There might be a few niggles with the Traveller, but its running costs and smart appearance inside and out will make it appealing to businesses and large families alike.

Is the Peugeot Traveller right for you?

If you need to carry loads of people, be they adults or children, then you might have lots of pressures on your finances from different directions. The Peugeot Traveller’s competitive running costs and comparatively lower purchase price stands strongly in its favour as a result.

Plenty of seven-seater cars, be they MPVs or SUVs, don’t have much space in the third row, but that isn’t the case with the Traveller – all passengers get a decent amount of space and there is still room for luggage. If you are the designated driver for a netball team and need to take all the club kit then the Traveller could be ideal.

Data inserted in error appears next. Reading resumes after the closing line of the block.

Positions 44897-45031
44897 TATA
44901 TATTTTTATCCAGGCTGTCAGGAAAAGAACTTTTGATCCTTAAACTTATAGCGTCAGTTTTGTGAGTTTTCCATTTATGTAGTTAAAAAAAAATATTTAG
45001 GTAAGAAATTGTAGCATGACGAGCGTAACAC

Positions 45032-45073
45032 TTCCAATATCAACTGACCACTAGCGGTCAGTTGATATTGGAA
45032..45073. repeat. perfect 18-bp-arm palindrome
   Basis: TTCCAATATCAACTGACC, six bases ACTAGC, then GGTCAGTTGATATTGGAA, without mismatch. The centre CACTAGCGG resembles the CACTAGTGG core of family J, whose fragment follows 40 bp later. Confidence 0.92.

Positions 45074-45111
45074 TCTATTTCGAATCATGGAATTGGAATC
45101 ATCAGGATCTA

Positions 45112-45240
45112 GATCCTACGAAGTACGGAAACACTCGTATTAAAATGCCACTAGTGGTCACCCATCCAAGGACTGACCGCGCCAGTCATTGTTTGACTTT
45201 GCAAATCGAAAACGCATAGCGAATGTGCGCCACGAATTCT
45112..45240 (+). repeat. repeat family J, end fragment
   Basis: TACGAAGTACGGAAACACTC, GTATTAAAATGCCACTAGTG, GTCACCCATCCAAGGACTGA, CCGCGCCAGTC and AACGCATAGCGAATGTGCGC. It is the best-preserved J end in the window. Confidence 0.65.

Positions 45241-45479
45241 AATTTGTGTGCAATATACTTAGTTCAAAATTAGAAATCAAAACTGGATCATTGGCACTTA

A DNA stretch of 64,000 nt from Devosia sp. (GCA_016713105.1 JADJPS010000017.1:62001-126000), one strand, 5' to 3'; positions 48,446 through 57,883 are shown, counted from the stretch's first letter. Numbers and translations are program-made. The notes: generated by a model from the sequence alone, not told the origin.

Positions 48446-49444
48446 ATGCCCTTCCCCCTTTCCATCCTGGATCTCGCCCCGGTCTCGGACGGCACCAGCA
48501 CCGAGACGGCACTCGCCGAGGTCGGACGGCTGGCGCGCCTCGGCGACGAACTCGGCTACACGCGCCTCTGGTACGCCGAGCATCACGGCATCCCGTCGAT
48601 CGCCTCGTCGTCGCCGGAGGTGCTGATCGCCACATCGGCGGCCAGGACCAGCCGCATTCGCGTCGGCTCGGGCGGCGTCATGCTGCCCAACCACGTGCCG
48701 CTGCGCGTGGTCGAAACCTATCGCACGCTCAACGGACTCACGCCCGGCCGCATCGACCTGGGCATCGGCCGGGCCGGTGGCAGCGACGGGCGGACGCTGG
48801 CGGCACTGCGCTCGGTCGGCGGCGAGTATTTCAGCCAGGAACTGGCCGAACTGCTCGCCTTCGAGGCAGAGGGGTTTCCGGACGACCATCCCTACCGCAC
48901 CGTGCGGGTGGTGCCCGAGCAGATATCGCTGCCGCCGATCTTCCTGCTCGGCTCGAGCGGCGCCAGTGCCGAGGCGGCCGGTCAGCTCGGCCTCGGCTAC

What's the best Peugeot Traveller model/engine to choose?

The Traveller gets a good amount of kit as standard, so those with an eye on value will be quite happy with not upgrading to anything bigger or more well specified. The 1.5-litre engine, which is also the cheapest on offer, is also a strong economic option as it is the most efficient in the range.

The 2.0-litre 150PS is another one to consider if you are likely to be carrying a heavy load a lot of the time, or if you are towing. The extra torque will be welcome on hilly routes and for overtakes for example.

If you want a little more luxury then the Allure is well equipped, but it is a serious step up in money, with it costing more than £6,500 more brand new.

What other cars are similar to the Peugeot Traveller?

The closest model to the Traveller is the Citroen SpaceTourer, which is fundamentally identical to the Peugeot with Citroen’s twist on it. As of 2019 the same goes for the Vauxhall Vivaro Life.